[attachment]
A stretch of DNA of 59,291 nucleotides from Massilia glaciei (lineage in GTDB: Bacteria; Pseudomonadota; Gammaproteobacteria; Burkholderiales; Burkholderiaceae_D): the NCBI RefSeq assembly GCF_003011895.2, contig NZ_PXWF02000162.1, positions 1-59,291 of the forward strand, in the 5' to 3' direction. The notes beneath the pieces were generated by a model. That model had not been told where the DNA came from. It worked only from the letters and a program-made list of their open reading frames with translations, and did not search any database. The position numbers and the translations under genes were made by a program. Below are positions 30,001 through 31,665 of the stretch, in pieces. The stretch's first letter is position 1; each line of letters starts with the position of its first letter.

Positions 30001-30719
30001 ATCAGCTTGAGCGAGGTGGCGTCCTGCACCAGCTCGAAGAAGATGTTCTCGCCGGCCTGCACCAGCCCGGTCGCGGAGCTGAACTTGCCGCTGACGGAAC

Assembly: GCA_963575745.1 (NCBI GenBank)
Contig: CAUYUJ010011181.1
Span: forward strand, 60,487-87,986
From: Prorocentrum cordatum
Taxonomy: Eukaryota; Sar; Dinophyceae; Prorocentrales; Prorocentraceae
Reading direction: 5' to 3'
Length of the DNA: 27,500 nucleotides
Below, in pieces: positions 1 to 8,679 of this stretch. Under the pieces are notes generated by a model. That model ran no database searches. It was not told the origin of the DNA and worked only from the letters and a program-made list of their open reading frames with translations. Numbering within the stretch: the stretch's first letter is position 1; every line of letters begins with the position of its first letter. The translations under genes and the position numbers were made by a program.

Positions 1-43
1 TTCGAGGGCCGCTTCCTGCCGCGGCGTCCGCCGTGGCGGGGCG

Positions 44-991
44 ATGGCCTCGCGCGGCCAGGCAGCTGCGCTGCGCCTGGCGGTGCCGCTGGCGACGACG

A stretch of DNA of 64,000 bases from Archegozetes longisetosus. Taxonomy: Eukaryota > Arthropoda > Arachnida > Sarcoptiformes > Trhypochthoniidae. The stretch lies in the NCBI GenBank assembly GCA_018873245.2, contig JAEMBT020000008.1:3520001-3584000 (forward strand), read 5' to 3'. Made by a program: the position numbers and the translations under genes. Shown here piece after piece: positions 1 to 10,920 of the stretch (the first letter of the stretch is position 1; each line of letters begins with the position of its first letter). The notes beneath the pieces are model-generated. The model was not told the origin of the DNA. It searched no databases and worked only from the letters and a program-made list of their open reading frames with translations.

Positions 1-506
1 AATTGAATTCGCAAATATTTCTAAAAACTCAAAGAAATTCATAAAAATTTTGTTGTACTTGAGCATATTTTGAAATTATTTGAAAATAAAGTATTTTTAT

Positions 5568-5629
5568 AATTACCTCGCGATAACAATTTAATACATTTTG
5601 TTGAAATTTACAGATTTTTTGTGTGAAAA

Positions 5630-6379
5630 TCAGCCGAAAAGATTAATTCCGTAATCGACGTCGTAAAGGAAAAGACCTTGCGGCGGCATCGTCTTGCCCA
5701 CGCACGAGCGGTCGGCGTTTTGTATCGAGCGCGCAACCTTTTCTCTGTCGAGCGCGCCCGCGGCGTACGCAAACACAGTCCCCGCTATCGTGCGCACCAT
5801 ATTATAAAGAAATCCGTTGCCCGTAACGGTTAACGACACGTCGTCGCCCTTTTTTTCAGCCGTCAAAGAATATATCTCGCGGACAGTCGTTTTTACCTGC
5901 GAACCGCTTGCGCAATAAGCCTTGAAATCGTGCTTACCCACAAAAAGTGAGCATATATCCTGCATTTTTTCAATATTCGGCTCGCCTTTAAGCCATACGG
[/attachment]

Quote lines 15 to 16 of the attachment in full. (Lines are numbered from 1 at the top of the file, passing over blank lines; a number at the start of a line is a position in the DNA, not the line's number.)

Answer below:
44 ATGGCCTCGCGCGGCCAGGCAGCTGCGCTGCGCCTGGCGGTGCCGCTGGCGACGACG

A stretch of DNA of 64,000 bases from Archegozetes longisetosus. Taxonomy: Eukaryota > Arthropoda > Arachnida > Sarcoptiformes > Trhypochthoniidae. The stretch lies in the NCBI GenBank assembly GCA_018873245.2, contig JAEMBT020000008.1:3520001-3584000 (forward strand), read 5' to 3'. Made by a program: the position numbers and the translations under genes. Shown here piece after piece: positions 1 to 10,920 of the stretch (the first letter of the stretch is position 1; each line of letters begins with the position of its first letter). The notes beneath the pieces are model-generated. The model was not told the origin of the DNA. It searched no databases and worked only from the letters and a program-made list of their open reading frames with translations.